So then what is the point of a HW sequencer? SW type systems like a computer/DAW (the extreme extent of SW) are super fast at data entry. They are also awesome at the ability to add or edit anything you'd dream of. This is great for stuff that comes to you in your head and simply needs stored somehow. But what about creativity and the human experience during this mental state? It seems mr. clicky mouse or encoder + a few pushbuttons starts to now see some serious problems. Folks don't play a guitar with a mouse and keyboard. We need something closer to an instrument as the interface to experimentation, creativity, and fun.
When Hardware Wins
People like us like the idea of a hardware sequencer because it can generate things that cannot be pre-thought, programmed, or played in by a human. Basically, no specific data entry or editing (of course ours has some, but it is more guided data entry than 'I want to do this exact thing in my head' which it may or may not be able to do - constraint!).
In our view, a HW sequencer is a matter of curation, creativity, and fun... with the added practical requirement of creating a 'long enough' chunk of a song. It includes tactile and visual immediacy, which many feature-laden DAW-like hardware sequencers immediately lose because they are trying to do too much with too little - and as stated above, at this point it's easier to just do it with a DAW. As much as folks in modular love HW, at some point you are wasting lots more time and gaining non-negligible amounts of frustration to try and get certain HW to do what you want.
So for ours, we have decided to avoid setting people up for frustration when using our hardware as best we can. Instead we focus on how to add some well-refined and carefully tested features that allow the creative HW sequencer to go much farther towards a voice's complete song section or even song without sacrificing any of the core things that make hardware sequencing something you'd want to use in the first place.
Musical lengthening on the machine includes how to handle up to very sparse variations as well as riffs that quickly start out much longer in length - many HW sequencers have some issue in both of these departments. Things are too loopy or too short. You get little pieces of small riffs. When using the 'fun' modular sequencers, we'd still need another 2 sequencers to modulate them and even then, we were stuck many times - even for extremely fundamental musical goals like adding something like a sparse variation or a fill. And we weren't trying to be too picky!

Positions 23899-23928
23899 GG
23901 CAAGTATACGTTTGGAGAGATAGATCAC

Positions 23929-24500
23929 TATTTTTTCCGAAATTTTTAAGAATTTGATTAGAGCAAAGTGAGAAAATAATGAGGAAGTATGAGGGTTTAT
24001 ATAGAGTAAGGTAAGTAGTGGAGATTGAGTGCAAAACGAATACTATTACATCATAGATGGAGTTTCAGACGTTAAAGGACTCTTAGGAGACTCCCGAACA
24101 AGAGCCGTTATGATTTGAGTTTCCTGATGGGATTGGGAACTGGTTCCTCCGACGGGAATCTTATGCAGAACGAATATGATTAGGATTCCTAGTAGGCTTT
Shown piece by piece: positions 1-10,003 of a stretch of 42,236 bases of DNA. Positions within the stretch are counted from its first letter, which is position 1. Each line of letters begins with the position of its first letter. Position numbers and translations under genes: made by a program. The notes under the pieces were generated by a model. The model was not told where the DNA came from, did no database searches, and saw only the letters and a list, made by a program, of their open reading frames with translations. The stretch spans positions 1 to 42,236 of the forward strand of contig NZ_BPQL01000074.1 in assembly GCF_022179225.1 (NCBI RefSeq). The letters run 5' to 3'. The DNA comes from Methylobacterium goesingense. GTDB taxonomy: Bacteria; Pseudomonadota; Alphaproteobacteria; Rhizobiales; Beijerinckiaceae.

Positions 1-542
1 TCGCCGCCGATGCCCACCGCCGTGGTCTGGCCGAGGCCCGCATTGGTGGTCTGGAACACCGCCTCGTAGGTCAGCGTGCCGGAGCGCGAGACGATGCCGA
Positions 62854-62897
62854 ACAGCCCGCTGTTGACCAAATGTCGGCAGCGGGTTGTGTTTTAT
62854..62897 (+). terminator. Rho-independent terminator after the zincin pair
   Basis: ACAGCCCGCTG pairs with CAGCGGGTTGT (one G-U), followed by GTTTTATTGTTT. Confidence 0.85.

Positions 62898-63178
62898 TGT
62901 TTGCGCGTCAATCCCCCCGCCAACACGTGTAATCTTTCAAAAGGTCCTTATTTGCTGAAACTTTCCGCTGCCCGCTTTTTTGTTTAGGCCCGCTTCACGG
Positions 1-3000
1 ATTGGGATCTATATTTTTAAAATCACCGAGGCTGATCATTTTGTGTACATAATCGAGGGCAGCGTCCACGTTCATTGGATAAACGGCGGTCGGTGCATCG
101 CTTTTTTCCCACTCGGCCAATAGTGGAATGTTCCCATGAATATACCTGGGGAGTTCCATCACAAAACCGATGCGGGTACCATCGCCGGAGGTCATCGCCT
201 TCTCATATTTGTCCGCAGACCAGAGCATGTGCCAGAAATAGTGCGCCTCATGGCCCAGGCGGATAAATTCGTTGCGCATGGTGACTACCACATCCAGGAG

The alternative (in HW) as discussed above is to use an encoder editey, very softwarey feeling sequencer. But now you've lost a lot of the fun and immediacy that hardware should afford. You are editing in notes one at a time with an encoder and a few common buttons, likely with many alternate functions. It's so tedious and slow - even navigation and seeing where you are is severely limited compared to a DAW. We would always ask ourselves how much faster that kind of editing can be done with even the simplest PRV in any DAW. Once the HW novelty wears off, we'd rather just use a computer and mouse over this kind of sequencer. At some point, time spent to do something matters.
But where HW sequencing wins is when it keeps you positive, creative, and lite all the way up to a very reasonable point (the boundaries of this HW) - this point should be at least where you are pretty far into a solid chunk of a song - lines that can stand on their own as 'the thing.' And this 'thing' was something you couldn't have simply put your data entry cap on and plugged it on in manually - in any HW or SW tool. Our sequencer will allow you to go farther while keeping you in the HW that is done in a way that is always fun and inspiring to use and not a data-entry machine with a sacrificed UX trying to emulate (some of) the power of a DAW.